2015 Fantasy Football: Preseason Week 1 Injury Report
I’ve always hated the NFL Preseason.
It’s the worst. Even worse than that FX show You’re The Worst. We get it FX, you have mostly great original programming, but nearly all of it lies in your dramas. If you want comedies, stick with Archer, It’s Always Sunny in Philadelphia and The League (don’t kill me, but it’s regressed quicker than Hakeem Nicks after his third season). Your half-ass attempt at edgy, romantic comedies like Married and Wilfred (oh-vur-rait-ed) lowers your overall worth.
Just like canceled shows Anger Management (#NotWinning) and Saint George (George Lopez is a douche), the NFL’s preseason takes promising players and effectively “cancels” their seasons. There are already PLENTY of injuries in OTAs, training camp and the regular season without adding four more unnecessary games. I’d be okay with one or two, I guess, but playing four is mind-boggling. The players hate it just as much as I do, but the NFL is a money-first enterprise, and 10 home games is better than eight.
We’ve only played one week of exhibition football and already the injuries are mounting. Each week from now until Week 16, I’ll be discussing all the important injuries around the NFL and how they affect your fantasy football squads. Once the season begins, you’ll be reading some much more in-depth takes, but for now, the injury rundowns will be of a more brief nature — just like the short-lived FX animated comedy Chozen (Born: 2014; Died: 2014).
Let’s get into it…
The Vikings were dealt a pretty big blow when right tackle Phil Loadholt‘s season was cut short after suffering a torn Achilles tendon.
I’ve never been as high on Adrian Peterson as most others, and this isn’t going to help. Simply “having a chip on your shoulder” doesn’t make you a better player. Yes, there’s added incentive for the running back, but I’ve seen people claim he’ll break the all-time single-season rushing record (!). Right. At 30. After a year off. If Peterson is going to have a good season, he’s going to need his offensive line to back him up, and losing Loadholt is a devastating blow. Loadholt missed five games last year so his game was a little off, but in 2013 he had ProFootballFocus.com‘s best run-blocking grade among all right tackles. The Vikings will likely turn to rookie T.J. Clemmings to fill the void.
Peterson is still No. 5 overall in my PPR rankings, but he could slide a spot or two depending on how the rest of the preseason plays out.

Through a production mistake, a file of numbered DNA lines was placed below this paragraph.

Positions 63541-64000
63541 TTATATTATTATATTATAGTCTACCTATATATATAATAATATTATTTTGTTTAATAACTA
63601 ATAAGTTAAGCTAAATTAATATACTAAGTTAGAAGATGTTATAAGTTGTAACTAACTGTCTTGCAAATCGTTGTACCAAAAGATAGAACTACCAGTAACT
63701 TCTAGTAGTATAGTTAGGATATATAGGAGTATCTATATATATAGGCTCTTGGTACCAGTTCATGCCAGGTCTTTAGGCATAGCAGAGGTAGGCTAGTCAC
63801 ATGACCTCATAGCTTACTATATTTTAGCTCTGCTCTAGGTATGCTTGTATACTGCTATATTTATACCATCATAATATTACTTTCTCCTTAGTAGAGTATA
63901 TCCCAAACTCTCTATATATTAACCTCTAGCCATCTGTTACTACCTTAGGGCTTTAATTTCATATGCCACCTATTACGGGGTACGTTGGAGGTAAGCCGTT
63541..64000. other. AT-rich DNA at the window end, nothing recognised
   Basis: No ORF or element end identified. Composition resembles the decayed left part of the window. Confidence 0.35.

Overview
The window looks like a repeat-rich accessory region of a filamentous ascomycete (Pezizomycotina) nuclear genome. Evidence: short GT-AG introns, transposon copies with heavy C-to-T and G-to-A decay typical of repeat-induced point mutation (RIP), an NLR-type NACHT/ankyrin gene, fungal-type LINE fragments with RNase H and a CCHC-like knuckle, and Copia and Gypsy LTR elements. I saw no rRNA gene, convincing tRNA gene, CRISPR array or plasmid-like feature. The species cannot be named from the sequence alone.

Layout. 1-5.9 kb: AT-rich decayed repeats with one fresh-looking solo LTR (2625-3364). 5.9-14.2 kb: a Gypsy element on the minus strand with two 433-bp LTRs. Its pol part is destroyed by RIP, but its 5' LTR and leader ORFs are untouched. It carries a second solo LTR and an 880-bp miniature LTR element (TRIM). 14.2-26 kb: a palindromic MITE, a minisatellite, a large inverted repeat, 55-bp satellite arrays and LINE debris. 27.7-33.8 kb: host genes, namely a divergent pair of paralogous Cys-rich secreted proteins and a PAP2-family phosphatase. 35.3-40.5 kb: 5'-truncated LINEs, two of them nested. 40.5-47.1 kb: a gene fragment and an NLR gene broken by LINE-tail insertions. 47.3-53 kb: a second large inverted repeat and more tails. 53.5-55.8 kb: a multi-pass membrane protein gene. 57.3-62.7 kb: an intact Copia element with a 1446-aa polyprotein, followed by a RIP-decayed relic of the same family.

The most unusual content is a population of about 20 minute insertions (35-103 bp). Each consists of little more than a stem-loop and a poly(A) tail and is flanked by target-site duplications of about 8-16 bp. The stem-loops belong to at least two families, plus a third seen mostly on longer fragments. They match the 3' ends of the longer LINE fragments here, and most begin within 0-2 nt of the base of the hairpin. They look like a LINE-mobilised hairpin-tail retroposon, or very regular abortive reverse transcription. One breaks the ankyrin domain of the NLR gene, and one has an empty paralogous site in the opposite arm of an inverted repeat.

Paul was coming on strong and coach Jay Gruden had iterated that he was atop the team’s TE depth chart, so his season-ending ankle injury was ill-timed. Though Paulsen was more important to the real life game than the fantasy one, he will also miss the season with a turf toe injury.
That leaves Reed as the lone survivor. With his well-cataloged injury history, him being the last man standing is kind of ironic, don’t cha think? He’s not out of the woods yet, though, and the Skins will have to bring in a free agent tight end. Fred Davis, who previously played in D.C. from 2008-13, is a likely candidate, as is former Skin Chris Cooley, who recently said he’d be open to coming out of retirement.
If Reed — and that’s a BIG “if” — can get to full strength, he’d have sneaky good value in drafts. Right now he’s the 21st tight end being drafted in PPR leagues, according to FantasyPros.com, behind guys like Vernon Davis and Eric Ebron. At that spot, he’d be a perfect TE2 in best ball leagues and a solid TE1 in weekly leagues where you’re punting the position. He’s been severely limited by injuries during his first two seasons in the league, but when he does play, he’s averaging five catches and 54 yards per game. He’s still just 25 years old.
In other tight end injury news, the Jaguars big free agent signing, Julius Thomas, suffered a fractured finger in Jacksonville’s win over the Steelers on Friday night. The team is hopeful he’ll be ready for Opening Kickoff, which is still over three weeks away.
Fantasy owners should be dropping him in their rankings, though, because even if he is ready to rock in Week 1, he’ll surely have lingering after-effects. If you’ve already drafted and are a Thomas owner, adding Marcedes Lewis as insurance would be a wise move.